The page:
¶ 8 The rule does not require that the findings “set forth all evidentiary facts established during the proceedings,” id. at 300, 855 P.2d at 1361, or be in “any particular form, nor even great detail.” Post, 160 Ariz. at 8, 770 P.2d at 312. But the findings cannot simply state that “the evidence failed to establish” the claim, id. at 5, 770 P.2d at 309, that “full consideration [was given] to all of the facts and circumstances pertaining to the case,” Wammack, 83 Ariz. at 325, 320.7 P.2d at 953, or that the decision was made “`in consideration of the record of this and all previous proceedings.'” Shelby School, 192 Ariz. 156, ¶ 18, 962 P.2d 230, ¶ 18. To be sufficient, the findings must include the basic facts “upon which the ultimate finding rests,” id. at ¶ 21, 962 P.2d at ¶ 21, that is, “`the essential and determinative facts on which the conclusion was reached.'” Miller, 175 Ariz. at 300, 855 P.2d at 1361 quoting Star Realty Co. v. Sellers, 387 P.2d 319, 320
(N.M. 1963).

¶ 9 Accordingly, the findings must resolve any material conflicts in the testimony or evidence, Post, and dispose of the disputed matters or issues relevant to the proceedings, such as causation, Hatfield; requisites for reopening, Post; loss of earning capacity, Wammack; and credibility. Adams v. Industrial Comm’n, 147 Ariz. 418, 710 P.2d 1073 (App. 1985). In addition, when a disputed issue requires consideration of multiple factors, such as the factors for determining a claimant’s loss of earning capacity, Wammack, or the claimant’s status as an employee or independent contractor under the right-to-control test, see Growers Co. v. Industrial Commission, 173 Ariz. 309, 842 P.2d 1322 (App. 1992), the findings must specifically address each of those factors, the relevant evidence presented on them, and how they affect the disposition of the disputed issue. Wammack Growers; Elliot. In short, “we must know how the judge reached his or her conclusion.” Post, 160 Ariz. at 9, 770 P.2d at 313.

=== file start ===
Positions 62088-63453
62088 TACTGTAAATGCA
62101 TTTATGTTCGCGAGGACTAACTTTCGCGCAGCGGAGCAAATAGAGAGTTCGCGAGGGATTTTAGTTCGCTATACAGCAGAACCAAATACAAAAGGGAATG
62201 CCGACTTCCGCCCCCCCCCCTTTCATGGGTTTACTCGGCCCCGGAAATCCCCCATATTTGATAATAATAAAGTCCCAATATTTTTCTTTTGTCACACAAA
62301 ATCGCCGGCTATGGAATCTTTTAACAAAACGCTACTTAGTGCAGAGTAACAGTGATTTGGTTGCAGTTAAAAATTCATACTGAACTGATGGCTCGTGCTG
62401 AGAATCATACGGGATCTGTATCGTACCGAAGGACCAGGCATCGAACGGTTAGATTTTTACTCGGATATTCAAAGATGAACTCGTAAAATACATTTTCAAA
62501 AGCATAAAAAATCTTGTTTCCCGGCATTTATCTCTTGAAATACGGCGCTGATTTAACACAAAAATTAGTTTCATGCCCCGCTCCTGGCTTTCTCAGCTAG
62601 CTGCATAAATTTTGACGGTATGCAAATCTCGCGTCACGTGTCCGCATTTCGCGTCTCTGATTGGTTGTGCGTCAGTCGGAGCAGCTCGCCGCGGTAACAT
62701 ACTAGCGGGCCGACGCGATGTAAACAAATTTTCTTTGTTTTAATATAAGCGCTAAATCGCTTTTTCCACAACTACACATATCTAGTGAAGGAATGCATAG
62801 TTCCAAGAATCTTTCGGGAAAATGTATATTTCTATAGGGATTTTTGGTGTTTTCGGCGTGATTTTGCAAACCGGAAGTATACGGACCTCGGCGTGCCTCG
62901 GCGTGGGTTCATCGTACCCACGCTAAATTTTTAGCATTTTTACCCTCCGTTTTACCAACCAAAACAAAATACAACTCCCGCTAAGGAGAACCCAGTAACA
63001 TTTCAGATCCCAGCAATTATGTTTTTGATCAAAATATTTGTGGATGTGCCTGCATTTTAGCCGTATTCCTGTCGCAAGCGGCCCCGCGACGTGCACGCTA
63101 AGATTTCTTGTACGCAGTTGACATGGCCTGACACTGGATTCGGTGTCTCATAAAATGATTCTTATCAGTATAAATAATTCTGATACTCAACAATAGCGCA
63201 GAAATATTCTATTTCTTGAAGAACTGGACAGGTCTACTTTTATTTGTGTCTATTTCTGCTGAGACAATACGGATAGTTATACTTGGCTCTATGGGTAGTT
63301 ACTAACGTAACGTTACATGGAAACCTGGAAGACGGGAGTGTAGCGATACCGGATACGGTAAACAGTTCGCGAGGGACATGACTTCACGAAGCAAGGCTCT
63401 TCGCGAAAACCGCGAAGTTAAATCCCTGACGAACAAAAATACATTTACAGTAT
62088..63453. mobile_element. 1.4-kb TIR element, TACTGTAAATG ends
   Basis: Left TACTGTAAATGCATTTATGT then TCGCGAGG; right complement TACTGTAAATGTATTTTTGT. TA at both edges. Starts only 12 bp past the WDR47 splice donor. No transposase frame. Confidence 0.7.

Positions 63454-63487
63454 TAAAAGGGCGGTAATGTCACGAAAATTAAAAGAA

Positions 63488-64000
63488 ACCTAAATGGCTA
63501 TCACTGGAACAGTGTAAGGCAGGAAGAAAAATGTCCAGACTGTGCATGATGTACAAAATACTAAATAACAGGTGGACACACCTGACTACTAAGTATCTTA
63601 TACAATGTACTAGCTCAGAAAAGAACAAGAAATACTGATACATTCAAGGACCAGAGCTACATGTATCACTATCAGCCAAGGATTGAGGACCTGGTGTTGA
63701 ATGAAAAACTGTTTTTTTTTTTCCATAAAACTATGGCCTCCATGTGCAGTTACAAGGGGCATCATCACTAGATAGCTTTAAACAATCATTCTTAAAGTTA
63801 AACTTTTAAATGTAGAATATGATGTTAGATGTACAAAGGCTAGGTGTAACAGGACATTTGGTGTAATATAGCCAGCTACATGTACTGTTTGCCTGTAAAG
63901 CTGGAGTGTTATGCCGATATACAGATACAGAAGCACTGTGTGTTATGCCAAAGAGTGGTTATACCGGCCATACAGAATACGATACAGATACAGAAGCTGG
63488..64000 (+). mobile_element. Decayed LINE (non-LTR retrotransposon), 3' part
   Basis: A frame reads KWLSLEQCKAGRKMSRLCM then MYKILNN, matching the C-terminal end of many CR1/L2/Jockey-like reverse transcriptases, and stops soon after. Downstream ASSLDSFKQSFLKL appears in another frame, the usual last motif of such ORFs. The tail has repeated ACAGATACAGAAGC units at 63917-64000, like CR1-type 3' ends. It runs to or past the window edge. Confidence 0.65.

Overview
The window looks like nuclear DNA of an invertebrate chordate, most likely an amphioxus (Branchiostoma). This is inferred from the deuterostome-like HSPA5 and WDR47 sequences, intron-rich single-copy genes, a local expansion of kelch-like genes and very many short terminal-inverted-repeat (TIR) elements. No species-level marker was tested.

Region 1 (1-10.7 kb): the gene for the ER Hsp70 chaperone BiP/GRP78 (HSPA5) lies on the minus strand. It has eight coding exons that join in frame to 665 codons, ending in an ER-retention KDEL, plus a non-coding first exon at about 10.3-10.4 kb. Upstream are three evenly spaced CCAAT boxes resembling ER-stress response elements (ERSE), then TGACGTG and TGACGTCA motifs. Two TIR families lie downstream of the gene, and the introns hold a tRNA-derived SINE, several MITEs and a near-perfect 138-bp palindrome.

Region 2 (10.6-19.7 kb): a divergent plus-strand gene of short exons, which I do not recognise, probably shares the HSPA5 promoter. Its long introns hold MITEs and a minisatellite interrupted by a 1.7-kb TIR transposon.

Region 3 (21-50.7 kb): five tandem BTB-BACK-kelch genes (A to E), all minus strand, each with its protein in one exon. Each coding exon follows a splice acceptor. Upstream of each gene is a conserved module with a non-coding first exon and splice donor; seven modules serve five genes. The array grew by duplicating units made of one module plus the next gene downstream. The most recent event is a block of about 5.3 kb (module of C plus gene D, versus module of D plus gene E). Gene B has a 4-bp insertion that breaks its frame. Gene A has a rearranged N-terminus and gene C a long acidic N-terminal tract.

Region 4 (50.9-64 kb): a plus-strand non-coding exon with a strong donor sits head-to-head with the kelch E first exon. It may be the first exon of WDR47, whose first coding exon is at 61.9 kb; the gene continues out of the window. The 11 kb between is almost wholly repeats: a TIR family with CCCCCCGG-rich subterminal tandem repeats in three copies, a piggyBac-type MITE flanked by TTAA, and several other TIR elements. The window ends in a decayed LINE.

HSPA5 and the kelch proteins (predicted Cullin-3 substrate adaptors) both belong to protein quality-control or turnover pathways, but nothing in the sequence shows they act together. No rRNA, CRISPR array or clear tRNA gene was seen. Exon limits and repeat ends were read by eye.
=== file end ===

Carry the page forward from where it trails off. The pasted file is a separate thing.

¶ 10 The issue here, then, is whether we can determine from the ALJ’s findings how she concluded that petitioners were not prejudiced by the six-day reporting delay. Prejudice in this context involves the

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consideration of two factors: aggravation of the claimant’s injury resulting from “the employer’s inability to provide early diagnosis and treatment” and hindrance to the employer’s investigation and preparation of the case by the delay. Magma Copper Co. v. Industrial Comm’n, 139 Ariz. 38, 43, 676 P.2d 1096, 1101 (1983). In this case, however, the ALJ did not specifically address either factor. She simply made, as noted above, a general, conclusory finding that “the totality of the evidence established that [petitioners were] not prejudiced by the [six-]day delay.” This is insufficient. See Post; Wammack; Shelby School
As a result, we are “unable to perform the type of judicial review that workers’ compensation cases require.” Post, 160 Ariz. at 8, 770 P.2d at 312. Accordingly, we must set aside the award.

_______________________________________ WILLIAM E. DRUKE, Judge


_______________________________________ PHILIP G. ESPINOSA, Chief Judge
_______________________________________ JOSEPH W. HOWARD, Presiding Judge